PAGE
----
Three fellows. One founder. And fourteen days of innovation and exploration in the United States. The Future Food Institute took flight in April for an overseas, bi-coastal investigation into innovation on American soil. Italians Chiara Cecchini, Elisa Bedin and Antonio Gargliardi, Food Innovation Program Graduates and current Future Food Fellows, joined FFI founder Sara Roversi on an intense but invigorating tour that took them to Boston, Massachusetts and the Silicon Valley area in California where they got to peek inside some of the most coveted innovation scenes of the globe right now. The goal? Collaboration, cross-pollination and pure inspiration; all to be absorbed, exchanged and re-distributed by fellows and founder.
The team touched down in Boston, Massachusetts on April 17, 2016, university capital of the USA and home to technology research headquarters at Massachusetts Institute of Technology. After arrival, the first afternoon was spent exploring of this attractive East Coast city, and of course compulsory acquaintance with the local food scene. As first time visitors to the USA, the fellows were happy to be in new territory, regardless of the agenda. But it didn’t take long for them to track down the innovation scene, in this case the MIT Media Lab.
During their two-and-a-half day immersion into pure innovation, the group was able to visit various projects being explored by the Lab, which encourages ‘the most unconventional mixing and matching of seemingly disparate research areas” and creates “disruptive technologies” within those realms. At the Laboratory for Social Machines, in collaboration with media-giant Twitter, the group was introduced to the concept of linking words with different behaviors, especially when it comes to food. Says fellow Chiara Cecchini, “They are focusing on food behaviors and eating. And so they are trying to do the genome of food, the ‘food-nome’, linking different words and moods, but everything based on tweets.” An impressive amount of data from Twitter is available to the Social Machine researchers, making it possible to explore tangible links across a variety of topics, taking data science to the next level.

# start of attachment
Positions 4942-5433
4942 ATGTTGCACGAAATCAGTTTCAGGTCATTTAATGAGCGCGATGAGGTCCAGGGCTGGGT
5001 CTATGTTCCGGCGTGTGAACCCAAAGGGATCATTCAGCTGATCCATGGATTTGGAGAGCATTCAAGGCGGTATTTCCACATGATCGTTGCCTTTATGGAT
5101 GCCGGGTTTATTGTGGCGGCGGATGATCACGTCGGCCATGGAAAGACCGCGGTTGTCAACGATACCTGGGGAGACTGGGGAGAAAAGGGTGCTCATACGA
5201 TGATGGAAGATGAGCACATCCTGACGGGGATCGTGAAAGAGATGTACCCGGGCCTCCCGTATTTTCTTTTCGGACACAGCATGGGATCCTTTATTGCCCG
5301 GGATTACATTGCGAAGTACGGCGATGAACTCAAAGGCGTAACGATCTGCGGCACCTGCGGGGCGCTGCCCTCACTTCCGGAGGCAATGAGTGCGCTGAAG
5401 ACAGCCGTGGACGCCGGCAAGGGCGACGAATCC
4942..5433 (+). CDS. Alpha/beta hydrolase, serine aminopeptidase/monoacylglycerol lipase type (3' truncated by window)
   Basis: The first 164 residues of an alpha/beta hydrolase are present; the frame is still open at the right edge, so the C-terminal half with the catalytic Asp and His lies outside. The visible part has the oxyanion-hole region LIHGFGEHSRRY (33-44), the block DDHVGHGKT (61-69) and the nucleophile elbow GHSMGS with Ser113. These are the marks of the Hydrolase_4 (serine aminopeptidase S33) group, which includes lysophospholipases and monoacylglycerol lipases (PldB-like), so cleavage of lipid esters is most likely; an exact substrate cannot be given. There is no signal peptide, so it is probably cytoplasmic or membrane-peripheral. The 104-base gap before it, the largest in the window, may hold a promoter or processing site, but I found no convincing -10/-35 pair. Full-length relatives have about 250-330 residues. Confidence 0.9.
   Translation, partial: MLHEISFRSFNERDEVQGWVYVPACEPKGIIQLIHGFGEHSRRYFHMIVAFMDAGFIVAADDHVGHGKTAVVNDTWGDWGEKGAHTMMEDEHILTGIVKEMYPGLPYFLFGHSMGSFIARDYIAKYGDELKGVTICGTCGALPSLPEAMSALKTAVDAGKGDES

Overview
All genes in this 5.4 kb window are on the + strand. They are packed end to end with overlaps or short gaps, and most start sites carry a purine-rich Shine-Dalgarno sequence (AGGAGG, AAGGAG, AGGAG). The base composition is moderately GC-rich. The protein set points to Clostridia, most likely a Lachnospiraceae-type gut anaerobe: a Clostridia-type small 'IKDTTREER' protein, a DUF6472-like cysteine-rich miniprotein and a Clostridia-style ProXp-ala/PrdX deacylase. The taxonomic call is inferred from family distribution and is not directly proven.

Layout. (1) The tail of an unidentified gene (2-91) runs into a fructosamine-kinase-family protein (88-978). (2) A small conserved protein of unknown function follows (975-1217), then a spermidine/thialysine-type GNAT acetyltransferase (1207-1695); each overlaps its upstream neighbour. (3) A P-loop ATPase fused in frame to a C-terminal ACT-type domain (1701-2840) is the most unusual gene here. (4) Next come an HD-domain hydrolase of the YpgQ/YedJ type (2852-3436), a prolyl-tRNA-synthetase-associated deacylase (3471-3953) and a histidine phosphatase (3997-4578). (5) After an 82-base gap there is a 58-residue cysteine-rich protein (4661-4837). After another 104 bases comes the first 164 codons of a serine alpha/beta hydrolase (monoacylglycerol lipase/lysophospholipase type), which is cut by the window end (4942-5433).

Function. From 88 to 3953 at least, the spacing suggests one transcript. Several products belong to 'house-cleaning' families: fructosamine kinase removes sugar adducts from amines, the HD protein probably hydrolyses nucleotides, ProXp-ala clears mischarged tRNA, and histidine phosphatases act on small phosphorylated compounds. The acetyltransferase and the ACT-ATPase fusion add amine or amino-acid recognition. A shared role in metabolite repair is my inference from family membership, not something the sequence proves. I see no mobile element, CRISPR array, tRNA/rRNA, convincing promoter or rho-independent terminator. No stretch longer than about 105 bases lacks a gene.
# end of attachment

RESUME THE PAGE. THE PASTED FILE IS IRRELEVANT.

Also at the Media Lab, the group was able to visit the Tangible Media Lab, the Open Agriculture team, and the Family Creative Learning team. The group learned about creating recipes for hydroponic growing through the OpenAg Lab with the intent to develop standardized hydroponic growing for specific plant varieties around the world, what should be known as “the alphabet of food,” Chiara points out. Hildreth England, former FFI student and current OpenAg project coordinator was able to give the fellows a close look at what it custom growing might mean for the future of food. While the OpenAg team was the only specifically food focused team, that didn’t stop the fellows from making the most of every interaction.
At the Creative Learning Lab, Chiara was impressed at the methodologies being used to make room for co-creation among parents and children. “They were more focused on parent/child co-creation in general. It was technology driven. But since at FFI we are focused on food, we can imagine using their tested methodologies to further explore creation of food.” The Tangible Media Lab, on the other hand, was introduced to the fellows by PhD candidate Lining Yao. Instead of working with virtual data, Lining and her team are attempting to compute “physical matter.” This particular group focuses “programmable matter,” as Antonio says, who took an interest in their digital fabrication philosophies. The time at MIT was short and intense, but able to open inspiration channels to the fellows, who were exposed to open innovation in its purest form. “When we asked why they were doing these projects,” says Chiara, “the response was, ‘Because we like it!’ It was innovation for innovation’s sake.” To see innovation as a pursuit of passion was an inspiring cause.